Thinking of Adopting? Some Things To Consider

I know several people who have either adopted a child or are considering adoption. Sometimes they did this because they couldn't have biological children, but others simply had a desire to give a home to a child in need of one. Whatever the reason for considering adoption, there are several things that any prospective adopting parent needs to think about before starting the process. It can be rather complicated, so it helps to have an idea of what you are getting yourself into before you invest the time, energy and money it takes to adopt a child. Here are some things to ask yourself:
Domestic or International? If this is a question for you (i.e. you don't already know the child, etc), this decision is probably the first one any adoptive parent needs to make because of all the nuances involved. I am going to cover these in another blog post.
Age of the child. Some people might assume that parents looking to adopt are looking for a baby. However, there are some parents who prefer an older child. On one hand, you might not have to deal with things like diapers and toilet training for an older child. The wait usually isn't as long as for a baby, and you'll find out about any special needs sooner. On the other hand, older children may have emotional problems that can get in the way of properly bonding with you. You may also have to 'un-teach' things if the child has any habits or values you don't agree with. It's a very personal decision.
Costs. We all know that raising a child can be really expensive, but this is even more true when you consider everything that goes into the adoption process. The actual costs will vary from agency to agency (domestic or international), but you need to ask for a breakdown of the different fees you will be paying. These fees cover things such as legal costs, physicals for the parents, the application itself and any supervision/home visits required before and after placement of a child. Some agencies will have a 'sliding scale' based on the family's income, but not always. If you're adopting an infant, you may also have to pay for the medical care and living expenses of the birth mother during her pregnancy. Like I said, the actual amounts vary. Public agencies usually cost less than private agencies.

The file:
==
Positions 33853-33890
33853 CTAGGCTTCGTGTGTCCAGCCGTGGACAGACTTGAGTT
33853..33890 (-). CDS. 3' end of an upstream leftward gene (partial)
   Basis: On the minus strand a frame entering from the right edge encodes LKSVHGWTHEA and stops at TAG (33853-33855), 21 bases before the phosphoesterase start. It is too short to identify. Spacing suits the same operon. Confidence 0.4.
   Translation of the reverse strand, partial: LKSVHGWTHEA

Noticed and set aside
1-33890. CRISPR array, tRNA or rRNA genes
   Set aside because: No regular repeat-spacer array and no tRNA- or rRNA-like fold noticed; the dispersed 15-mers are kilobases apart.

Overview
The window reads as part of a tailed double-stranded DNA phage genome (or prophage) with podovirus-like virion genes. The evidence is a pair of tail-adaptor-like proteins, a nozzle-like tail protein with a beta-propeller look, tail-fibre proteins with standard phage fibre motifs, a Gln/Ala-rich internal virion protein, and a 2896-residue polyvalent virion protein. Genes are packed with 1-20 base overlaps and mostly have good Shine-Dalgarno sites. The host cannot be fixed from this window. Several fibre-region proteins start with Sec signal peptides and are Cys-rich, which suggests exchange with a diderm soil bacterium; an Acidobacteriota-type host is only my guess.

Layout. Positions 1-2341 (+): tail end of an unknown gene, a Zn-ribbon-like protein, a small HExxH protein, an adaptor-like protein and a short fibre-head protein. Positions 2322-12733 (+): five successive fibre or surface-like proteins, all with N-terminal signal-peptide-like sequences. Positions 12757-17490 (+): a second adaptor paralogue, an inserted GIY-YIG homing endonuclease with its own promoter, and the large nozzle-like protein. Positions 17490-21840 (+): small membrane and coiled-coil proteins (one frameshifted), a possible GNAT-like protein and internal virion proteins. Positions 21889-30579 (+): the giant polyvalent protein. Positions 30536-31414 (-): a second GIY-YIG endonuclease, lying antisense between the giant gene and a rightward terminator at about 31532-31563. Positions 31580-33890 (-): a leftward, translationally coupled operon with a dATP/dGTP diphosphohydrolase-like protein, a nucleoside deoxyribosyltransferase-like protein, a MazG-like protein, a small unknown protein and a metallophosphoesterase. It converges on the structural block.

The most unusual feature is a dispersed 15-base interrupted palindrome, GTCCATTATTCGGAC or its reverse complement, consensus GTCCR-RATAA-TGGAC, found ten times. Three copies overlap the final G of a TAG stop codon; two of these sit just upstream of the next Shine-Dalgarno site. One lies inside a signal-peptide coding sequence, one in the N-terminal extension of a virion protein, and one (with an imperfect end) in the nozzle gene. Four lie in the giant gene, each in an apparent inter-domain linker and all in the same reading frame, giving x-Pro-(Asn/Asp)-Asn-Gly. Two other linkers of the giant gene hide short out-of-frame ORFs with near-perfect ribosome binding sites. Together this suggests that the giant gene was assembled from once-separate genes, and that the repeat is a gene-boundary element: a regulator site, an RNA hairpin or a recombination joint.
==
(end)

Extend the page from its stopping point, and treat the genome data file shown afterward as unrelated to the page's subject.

Can you give the child what s/he needs?  In addition to the costs, you need to think about whether you can give the child the emotional and/or psychological support he needs. Children up for adoption-particularly older children in the public systems-often have problems with learning and socializing due to the disorders and negative experiences that put them 'in the system' to begin with. For instance, a friend of mine and his wife adopted a special-needs child. They were able to give him the type of attention and understanding he needed because they had the same disorder he had (bipolar), but this isn't normative. In fact, some agencies will not allow a parent who has a diagnosis like this to adopt. In addition to the emotional and psychological support, some children require special services such as therapy, medications or special schools. A potential adoptive parent needs to consider whether or not they can handle these things. Some public systems will help parents with the costs of/access to these services, so be sure to ask the agency you are consulting to see if any aid is available. If you are adopting a child of another race or nationality, you will also need to consider how you will give your child a sense of pride in his/her origins and how to handle problems such as racism and any questions s/he will be likely to hear. For more on this, check out

As you can see, there are many things parents should consider when they are thinking about adopting a child. No one can make these decisions for you, but it does help to know what questions to ask yourself and any agencies/social workers you consult. Good luck!

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